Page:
Report of Springfield, Ill., Department
Not only are the firemen of Springfield, Ill. department enthusiastically complimented, but a number of very important recommendations for the improvement of the service and cquipent are made, in the annual report of Fire Marshal Henry L. Bolte, for the year ending February 28, 1913. Among the recommendations is one for the addition of motor equipment to include an automobile chemical combination and another automobile vehicle with extinguishers and axes. It is the fourth annual report submitted by the present chief, and the forty-fifth for the department. The number of alarms responded to was 414, nine of those being beyond the city limits. While the total fire loss for the year was $166,801.45, in a total of 229 fires in which losses resulted, six out ot the total number of these fires embraced losses based on actual settlements of insurance of $93,502.04. The loss on buildings was $117,118.55; on contents. $47,978.90; loss not covered by insurance, $1,704. The total amount of insurance shown to have been carried on property where losses occurred was $992,074.50, divided as follows: Buildings, $774,051.50; contents, $218,023. There were 102 fires in which no losses occurred. Still alarms totaled 41 and false alarms 15. December led the list in the number of calls responded to with a total of 66, November was second with 48 and October third with 45. The report shows that the department at the present time occupies eight buildings, all owned by the city, and seventeen pieces of apparatus, all in good condition, as follows: One aerial truck, one city service truck, one chief’s buggy, three hose reels, three steamers, two straight chemical engines, three combination hose and chemical and one fuel wagon in active service, beside one chief’s buggy and one steamer in reserve. There are 8,000 feet of 2 1/2-inch rubber-lined tire hose in good condition, 1,700 feet of 2 1/2-inch rubber hose in bad condition and 1,000 feet of chemical hose in fair condition. At the present time there are 32 head of horses. As to public protection the report says: “The issuing of orders for tire escapes on threestory or higher buildings is out of my hands. I have personally inspected all hotels and rooming houses. The captains of the various companies in their districts make weekly inspections to have rubbish and boxes removed.” The recommendations for the improvement of the service of the city made by Chief Bolte includes the purchase of an auto pumping engine, to be placed in commission at No. 1 house, this apparatus to have a capacity of 1,000 gallons a minute; the purchase of an auto combination chemical and hose, to be placed in commission at No. 1 engine house; and that a 45-horsepower auto be purchased for the chief, this to be equipped with extinguishers and axes; that the steamer, hose wagons and chemicals be equipped with rubber tires.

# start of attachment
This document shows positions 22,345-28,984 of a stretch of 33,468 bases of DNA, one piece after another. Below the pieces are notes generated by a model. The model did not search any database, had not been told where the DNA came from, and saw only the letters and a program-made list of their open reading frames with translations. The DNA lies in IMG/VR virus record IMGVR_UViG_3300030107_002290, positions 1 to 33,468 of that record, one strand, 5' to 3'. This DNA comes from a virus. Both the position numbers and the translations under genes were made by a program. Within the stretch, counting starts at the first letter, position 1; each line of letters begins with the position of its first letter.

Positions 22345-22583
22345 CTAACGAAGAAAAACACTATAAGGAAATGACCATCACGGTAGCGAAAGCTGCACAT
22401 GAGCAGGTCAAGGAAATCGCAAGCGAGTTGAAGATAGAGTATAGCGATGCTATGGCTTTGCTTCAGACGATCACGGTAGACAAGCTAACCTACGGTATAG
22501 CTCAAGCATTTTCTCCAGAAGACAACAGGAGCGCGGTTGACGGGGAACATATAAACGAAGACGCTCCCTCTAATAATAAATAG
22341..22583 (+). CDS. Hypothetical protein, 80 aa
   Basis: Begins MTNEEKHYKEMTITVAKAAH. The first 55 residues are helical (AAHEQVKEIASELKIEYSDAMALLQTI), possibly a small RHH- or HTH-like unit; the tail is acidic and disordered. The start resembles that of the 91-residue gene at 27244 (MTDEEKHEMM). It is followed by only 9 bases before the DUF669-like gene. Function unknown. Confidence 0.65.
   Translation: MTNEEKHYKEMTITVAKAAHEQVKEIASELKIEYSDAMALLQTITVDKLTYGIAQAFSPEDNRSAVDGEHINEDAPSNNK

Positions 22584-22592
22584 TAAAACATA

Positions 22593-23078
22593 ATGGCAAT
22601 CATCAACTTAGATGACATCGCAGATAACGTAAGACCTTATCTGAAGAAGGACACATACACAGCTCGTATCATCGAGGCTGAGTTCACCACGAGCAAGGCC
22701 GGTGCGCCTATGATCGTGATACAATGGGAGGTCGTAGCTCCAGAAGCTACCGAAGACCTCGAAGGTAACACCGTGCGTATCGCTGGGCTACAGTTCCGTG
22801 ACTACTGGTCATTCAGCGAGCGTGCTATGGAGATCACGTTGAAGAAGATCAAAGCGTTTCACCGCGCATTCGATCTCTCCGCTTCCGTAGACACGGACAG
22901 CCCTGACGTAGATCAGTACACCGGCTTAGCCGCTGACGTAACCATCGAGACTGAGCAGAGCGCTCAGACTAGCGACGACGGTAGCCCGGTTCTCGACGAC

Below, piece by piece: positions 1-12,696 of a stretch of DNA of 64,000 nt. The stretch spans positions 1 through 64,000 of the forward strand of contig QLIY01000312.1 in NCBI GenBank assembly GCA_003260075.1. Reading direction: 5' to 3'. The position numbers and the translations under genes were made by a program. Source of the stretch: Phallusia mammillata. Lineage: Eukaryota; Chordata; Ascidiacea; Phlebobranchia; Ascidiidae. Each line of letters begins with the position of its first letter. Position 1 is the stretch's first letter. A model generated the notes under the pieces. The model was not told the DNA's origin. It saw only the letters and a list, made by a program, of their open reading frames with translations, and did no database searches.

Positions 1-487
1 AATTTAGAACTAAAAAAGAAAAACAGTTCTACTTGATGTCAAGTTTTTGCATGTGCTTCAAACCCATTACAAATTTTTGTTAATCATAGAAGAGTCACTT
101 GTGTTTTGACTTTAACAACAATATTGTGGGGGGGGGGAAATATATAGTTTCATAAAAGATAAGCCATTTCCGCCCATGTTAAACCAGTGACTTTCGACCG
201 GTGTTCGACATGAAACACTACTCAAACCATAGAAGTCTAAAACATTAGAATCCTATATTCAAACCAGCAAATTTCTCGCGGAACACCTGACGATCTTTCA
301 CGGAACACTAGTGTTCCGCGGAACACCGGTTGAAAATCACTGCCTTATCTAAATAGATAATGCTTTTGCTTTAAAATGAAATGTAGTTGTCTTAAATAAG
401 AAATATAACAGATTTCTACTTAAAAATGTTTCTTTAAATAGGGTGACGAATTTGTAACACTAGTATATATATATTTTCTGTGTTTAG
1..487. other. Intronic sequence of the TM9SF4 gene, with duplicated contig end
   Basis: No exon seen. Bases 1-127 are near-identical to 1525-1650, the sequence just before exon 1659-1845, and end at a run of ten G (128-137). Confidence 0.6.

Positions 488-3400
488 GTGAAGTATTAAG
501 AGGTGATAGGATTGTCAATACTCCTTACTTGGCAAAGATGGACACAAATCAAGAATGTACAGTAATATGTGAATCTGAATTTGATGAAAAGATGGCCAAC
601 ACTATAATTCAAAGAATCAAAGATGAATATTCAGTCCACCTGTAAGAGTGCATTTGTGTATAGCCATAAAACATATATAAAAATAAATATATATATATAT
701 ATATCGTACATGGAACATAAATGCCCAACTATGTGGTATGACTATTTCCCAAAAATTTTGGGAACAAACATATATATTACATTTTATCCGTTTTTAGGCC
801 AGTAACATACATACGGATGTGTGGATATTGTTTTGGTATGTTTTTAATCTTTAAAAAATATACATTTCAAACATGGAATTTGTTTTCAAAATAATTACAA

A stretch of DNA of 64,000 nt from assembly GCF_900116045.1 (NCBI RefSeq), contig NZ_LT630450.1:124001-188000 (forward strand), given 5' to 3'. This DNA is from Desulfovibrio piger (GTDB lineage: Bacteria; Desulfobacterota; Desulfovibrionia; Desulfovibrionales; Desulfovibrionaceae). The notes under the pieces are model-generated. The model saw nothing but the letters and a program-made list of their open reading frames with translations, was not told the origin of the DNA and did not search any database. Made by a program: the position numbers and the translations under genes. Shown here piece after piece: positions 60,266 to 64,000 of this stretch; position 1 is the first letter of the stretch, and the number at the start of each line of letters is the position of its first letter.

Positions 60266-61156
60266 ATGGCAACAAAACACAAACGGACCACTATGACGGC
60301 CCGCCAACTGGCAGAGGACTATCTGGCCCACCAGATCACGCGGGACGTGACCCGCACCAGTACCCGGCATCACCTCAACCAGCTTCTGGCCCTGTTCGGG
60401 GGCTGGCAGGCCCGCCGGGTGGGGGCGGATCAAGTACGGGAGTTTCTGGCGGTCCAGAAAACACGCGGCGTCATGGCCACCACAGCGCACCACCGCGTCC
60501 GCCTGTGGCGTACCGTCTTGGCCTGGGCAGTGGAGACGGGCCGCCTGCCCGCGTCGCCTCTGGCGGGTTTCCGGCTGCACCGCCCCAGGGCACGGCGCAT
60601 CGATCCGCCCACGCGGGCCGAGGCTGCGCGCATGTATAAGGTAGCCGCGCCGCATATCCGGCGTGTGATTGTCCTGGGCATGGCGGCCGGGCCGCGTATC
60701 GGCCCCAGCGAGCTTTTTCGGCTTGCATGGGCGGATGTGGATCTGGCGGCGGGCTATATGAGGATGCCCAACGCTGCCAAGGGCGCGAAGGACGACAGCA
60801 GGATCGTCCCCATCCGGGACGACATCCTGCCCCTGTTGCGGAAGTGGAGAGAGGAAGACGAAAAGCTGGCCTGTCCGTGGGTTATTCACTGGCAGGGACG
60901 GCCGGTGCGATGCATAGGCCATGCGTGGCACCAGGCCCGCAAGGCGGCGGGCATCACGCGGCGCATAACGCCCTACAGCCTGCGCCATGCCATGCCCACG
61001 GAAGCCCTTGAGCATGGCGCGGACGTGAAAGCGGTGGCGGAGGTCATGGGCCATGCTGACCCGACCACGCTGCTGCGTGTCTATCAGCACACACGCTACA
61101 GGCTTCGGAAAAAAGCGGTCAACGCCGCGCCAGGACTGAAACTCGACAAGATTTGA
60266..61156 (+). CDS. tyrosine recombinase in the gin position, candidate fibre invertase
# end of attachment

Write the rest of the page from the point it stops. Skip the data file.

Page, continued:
For Smith, Ark., is installing a new 6,000,000-gallon Worthington pump in its enlarged pumping station. Its predecessor the 3,000,000-gallon pump—will be held in reserve for emergency purposes, and the present auxiliary pump will be scraped.